As such, video games have become a fascinating place to see people recognize and deal with the fallout of postmodernity. The virtual world is a seemingly limitless medium in which gamers can experience, suffer, respond to, and escape the egoism, relativism, atheism, and mechanism of culture. I recall one person on YouTube who posted at the bottom of a video game soundtrack: “This Soundtrack, this Game...it feels like a therapy. Especially when you feel down it feels like every sound, every movement you make, everything you can see is there to heal your wounds, your soul...I really love it…” This comment is a perfect example of what we have been discussing.
On the one hand, video games make clear where our culture has failed, where we as a people have lost the language, skill, and discernment to engage the deepest and most vital facets of our being. On the other hand, video games are a rich mine in which to excavate the needs of our people so as to reintroduce basic human qualities and reignite the divine spark of a sedated society.
In the end, what we millennials and post-millennials want is the real world, not the artificial world. Our wanderings in the lands of Minecraft and the mountains of Skyrim are a crying out for reality, not a rejection of it. We long to witness the breath-taking beauty of creation, soar into the heights of authentic heroism and experience the life-giving dynamism of true freedom. “We want reality!” This is the rallying cry of our generation. Unfortunately, many of us are convinced that it no longer exists. So, we seek in the virtual world what we wish existed in the real world. The world outside our suburban home or terraced row-house is a cold, uninviting place flanked on all sides by the ravenous beast of materialistic industrialism and the constant noise of the machine. We sympathize with Romano Guardini when he first saw the decrepit smokestack of a modern factory disrupting the flawless majesty of Lake Como, Italy. At that moment, he knew the “world of natural humanity, of nature in which humanity dwells, was perishing” (Romano Guardini, Letters from Lake Como). A world of money, flashing billboards, and high-rise corporations is nothing compared to the peaceful islands of Uncharted 4 or the awe-inspiring scenery of Final Fantasy X.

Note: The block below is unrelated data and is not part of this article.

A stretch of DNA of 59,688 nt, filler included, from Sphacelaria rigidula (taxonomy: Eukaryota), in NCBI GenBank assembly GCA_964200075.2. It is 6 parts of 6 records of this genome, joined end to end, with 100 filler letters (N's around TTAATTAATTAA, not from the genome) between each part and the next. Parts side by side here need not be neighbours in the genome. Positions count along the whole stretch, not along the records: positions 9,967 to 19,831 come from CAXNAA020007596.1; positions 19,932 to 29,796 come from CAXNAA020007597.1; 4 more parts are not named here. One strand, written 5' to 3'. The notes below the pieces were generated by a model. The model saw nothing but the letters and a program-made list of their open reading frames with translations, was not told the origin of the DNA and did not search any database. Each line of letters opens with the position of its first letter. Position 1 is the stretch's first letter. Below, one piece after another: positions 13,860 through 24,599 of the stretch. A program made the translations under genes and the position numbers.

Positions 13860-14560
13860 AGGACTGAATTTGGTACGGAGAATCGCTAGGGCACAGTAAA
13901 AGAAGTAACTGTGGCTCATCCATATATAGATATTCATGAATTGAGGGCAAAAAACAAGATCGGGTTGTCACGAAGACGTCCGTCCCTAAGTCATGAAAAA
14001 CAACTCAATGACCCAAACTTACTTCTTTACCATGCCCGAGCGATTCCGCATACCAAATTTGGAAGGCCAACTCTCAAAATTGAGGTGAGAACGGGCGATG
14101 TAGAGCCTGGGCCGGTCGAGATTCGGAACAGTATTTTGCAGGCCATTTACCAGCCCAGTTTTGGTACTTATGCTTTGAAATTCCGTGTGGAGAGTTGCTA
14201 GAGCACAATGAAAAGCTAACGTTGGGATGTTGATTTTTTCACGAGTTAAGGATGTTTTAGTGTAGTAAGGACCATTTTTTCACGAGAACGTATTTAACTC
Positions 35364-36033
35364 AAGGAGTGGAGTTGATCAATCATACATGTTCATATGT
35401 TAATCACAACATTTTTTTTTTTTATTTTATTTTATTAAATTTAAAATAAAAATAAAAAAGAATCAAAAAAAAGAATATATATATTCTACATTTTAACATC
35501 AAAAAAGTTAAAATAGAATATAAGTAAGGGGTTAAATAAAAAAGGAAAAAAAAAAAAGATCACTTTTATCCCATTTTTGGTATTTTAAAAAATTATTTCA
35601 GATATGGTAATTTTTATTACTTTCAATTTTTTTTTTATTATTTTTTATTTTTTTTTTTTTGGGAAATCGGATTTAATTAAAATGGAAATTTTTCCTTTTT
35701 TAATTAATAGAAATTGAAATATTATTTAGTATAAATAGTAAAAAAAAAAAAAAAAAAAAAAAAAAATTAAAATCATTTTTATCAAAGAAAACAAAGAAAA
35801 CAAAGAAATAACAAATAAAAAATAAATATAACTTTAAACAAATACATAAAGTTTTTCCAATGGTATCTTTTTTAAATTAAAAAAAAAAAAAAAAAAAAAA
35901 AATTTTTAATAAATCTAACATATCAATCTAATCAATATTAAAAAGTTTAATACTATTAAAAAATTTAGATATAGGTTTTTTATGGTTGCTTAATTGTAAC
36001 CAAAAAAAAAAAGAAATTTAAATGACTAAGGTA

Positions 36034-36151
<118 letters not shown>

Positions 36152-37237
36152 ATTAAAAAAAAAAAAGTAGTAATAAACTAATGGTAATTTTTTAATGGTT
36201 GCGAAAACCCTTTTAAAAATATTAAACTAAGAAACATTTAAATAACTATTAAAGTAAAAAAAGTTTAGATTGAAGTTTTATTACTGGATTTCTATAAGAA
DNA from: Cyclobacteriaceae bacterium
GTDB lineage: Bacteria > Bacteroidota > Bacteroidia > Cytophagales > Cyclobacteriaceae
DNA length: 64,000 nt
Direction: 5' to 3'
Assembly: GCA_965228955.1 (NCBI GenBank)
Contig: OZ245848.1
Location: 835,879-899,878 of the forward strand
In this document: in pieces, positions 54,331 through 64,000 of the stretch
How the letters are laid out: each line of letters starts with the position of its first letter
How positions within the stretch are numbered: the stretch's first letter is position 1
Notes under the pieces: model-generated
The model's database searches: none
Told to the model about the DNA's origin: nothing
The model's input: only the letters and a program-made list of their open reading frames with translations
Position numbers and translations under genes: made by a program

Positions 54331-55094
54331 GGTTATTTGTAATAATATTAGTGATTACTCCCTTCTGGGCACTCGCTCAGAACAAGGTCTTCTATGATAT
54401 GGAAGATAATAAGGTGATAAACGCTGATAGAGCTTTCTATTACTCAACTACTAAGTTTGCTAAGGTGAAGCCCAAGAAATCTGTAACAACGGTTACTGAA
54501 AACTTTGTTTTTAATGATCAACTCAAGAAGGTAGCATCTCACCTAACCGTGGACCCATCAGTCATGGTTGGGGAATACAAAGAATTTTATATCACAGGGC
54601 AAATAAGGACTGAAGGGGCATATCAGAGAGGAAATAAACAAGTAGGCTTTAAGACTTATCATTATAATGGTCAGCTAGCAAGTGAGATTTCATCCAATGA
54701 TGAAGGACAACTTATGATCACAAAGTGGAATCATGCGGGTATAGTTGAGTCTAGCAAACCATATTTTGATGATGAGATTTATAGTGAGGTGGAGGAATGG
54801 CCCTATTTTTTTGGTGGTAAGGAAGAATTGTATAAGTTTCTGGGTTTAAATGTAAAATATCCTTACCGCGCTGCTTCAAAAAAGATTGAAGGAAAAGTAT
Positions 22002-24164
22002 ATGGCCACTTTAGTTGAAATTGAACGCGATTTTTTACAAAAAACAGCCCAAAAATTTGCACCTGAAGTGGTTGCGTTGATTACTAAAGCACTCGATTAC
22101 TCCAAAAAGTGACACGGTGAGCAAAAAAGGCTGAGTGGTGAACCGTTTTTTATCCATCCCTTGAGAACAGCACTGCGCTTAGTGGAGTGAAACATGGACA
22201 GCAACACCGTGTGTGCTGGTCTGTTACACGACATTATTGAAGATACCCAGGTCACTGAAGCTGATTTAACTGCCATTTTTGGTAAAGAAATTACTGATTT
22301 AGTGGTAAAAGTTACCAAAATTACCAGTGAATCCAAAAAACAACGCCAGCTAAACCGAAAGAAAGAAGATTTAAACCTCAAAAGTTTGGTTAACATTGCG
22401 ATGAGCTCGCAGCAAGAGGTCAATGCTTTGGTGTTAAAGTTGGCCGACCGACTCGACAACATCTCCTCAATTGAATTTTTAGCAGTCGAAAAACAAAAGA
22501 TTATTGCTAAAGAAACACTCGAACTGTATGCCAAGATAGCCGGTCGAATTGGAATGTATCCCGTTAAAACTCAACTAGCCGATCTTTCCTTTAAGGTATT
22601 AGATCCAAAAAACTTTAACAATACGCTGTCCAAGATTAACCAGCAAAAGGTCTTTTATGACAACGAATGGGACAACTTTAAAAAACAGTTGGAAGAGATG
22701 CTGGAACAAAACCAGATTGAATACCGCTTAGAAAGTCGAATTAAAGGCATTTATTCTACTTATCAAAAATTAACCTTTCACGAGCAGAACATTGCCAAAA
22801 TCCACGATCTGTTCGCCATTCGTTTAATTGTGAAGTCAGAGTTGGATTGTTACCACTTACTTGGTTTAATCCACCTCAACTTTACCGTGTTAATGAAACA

Besides, why should we participate in the “real world” when all it seems to offer is passing fads, superficial pleasures, and relativistic opinions? We would rather save a magical kingdom, run through endless leagues of virtual pristine forests, or complete a daring mission to gain XP for our avatars. At least then we can feel like we have purpose; we can feel like we have the opportunity to achieve greatness and see a world left better by our living in it.
Show us something beautiful. Prove to us that the world outside our game room can be as inspiring, challenging, and fulfilling as the world within our game consoles. If you can do that, then you will awaken the hearts of millions and summon a generation of men and women ready to complete the greatest quest of all time: the quest to holiness and sainthood in Jesus Christ.